scalene hiatus

(redirected from interscalene triangle)

sca·lene hi·a·tus

triangular gap bounded by the scalenus anterior and scalenus medius muscles and the first rib to which the muscles attach; the hiatus provides passage for the subclavian artery and the roots of the brachial plexus. Compression of the structures passing through the hiatus by any means is manifest as "thoracic outlet syndrome."
Farlex Partner Medical Dictionary © Farlex 2012
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The three compartments are interscalene triangle, costoclavicular space, and retropectoralis minor space.
MRI confirmed compression in her right subclavian artery within the interscalene triangle triangle distally (Figure 1).
Particularly, the brachial plexus components can be affected at the interscalene triangle, costoclavicular space, or less commonly, the pectoralis minor space.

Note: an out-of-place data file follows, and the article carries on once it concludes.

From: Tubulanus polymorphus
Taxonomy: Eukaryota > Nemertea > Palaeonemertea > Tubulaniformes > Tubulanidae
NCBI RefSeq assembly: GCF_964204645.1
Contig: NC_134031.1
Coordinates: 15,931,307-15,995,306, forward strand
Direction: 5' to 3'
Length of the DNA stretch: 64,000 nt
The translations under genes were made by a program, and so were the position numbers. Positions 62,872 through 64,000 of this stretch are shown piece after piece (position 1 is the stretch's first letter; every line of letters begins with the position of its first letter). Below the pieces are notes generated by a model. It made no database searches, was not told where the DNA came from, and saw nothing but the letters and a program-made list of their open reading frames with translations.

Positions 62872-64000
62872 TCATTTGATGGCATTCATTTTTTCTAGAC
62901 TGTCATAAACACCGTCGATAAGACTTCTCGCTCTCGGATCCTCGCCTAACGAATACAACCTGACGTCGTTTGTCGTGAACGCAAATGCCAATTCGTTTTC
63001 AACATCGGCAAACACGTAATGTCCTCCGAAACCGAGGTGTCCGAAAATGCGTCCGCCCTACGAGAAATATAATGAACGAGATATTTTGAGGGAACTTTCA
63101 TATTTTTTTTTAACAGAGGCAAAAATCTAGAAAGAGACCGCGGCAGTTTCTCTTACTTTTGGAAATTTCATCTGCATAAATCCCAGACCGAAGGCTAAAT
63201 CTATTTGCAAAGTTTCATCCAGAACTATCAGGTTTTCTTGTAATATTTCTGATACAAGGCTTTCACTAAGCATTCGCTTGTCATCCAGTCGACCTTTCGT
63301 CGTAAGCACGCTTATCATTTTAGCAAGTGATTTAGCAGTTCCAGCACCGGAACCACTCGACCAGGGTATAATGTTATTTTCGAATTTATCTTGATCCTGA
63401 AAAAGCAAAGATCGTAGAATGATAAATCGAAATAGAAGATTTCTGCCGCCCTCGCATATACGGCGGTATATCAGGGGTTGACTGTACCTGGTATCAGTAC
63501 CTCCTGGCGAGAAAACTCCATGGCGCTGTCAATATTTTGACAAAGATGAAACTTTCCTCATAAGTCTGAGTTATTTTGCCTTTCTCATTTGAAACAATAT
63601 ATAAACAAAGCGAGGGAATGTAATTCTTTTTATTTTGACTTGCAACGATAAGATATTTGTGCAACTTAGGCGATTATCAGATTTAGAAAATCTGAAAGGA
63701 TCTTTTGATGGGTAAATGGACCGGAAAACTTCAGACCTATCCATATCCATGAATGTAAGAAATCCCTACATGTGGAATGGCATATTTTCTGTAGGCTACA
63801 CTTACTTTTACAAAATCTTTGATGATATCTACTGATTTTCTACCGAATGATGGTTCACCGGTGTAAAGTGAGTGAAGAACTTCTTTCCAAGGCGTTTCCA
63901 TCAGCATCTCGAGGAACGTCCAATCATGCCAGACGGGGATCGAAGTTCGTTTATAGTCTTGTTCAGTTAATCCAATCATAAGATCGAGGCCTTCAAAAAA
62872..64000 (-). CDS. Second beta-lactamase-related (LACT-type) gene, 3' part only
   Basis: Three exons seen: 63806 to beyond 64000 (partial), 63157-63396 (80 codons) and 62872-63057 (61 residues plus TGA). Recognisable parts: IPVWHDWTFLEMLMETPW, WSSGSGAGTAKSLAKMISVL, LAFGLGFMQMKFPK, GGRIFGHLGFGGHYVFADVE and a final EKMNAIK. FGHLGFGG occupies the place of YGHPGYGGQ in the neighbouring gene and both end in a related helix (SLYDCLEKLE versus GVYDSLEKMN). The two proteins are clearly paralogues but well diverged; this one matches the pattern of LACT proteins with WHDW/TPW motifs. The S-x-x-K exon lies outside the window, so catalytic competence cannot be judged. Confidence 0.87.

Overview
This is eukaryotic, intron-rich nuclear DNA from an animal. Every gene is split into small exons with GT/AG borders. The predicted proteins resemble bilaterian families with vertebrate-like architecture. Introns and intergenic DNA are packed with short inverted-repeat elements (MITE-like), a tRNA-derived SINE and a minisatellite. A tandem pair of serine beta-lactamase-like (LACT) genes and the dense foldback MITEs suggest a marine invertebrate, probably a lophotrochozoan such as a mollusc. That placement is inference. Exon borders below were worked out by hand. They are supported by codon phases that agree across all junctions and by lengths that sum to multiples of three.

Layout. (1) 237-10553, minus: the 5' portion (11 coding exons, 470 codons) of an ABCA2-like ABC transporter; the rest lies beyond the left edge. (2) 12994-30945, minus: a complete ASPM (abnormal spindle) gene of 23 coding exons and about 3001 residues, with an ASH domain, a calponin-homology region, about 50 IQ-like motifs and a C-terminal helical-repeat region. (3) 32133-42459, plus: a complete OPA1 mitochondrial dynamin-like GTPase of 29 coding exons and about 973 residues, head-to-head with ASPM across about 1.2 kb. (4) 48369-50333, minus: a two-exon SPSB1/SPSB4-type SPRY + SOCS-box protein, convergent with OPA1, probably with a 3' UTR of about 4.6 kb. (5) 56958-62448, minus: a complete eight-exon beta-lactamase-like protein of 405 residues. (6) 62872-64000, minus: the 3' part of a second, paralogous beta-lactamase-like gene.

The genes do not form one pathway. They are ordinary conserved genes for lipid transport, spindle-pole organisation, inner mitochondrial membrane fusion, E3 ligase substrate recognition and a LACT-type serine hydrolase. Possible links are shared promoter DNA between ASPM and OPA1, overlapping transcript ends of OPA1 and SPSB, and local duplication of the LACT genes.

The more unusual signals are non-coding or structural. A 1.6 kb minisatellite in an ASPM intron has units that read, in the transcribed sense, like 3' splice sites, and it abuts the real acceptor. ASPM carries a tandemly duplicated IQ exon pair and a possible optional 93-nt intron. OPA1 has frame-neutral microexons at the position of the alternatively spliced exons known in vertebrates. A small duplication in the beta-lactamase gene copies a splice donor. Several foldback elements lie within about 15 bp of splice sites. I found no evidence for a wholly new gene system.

[1] The majority of cases result from anatomical distortion at the interscalene triangle. [2] For various reasons, the described anatomical spaces transform and evolve into 'entrapment spaces'.
TOS is one such general term used for problems stemming from nerve or blood vessel compression in their passage from the cervical area toward the axilla and proximal arm either at the interscalene triangle, the costoclavicular triangle, or the subcoracoid space.
The brachial plexus, namely the ventral rami of the fifth cervical and first thoracic (C5-T1) spinal nerves, exit the vertebral column and pass through the interscalene triangle to enter the axilla.
The roots unite to form the upper (C5 and C6 roots), middle (C7 root), and lower (C8 and T1 roots) "trunks" in or near the cleft between the anterior and middle scalene muscles known as the interscalene triangle. The subclavian artery travels through the interscalene triangle with the plexus, while the subclavian vein courses anteriorly to the anterior scalene muscle.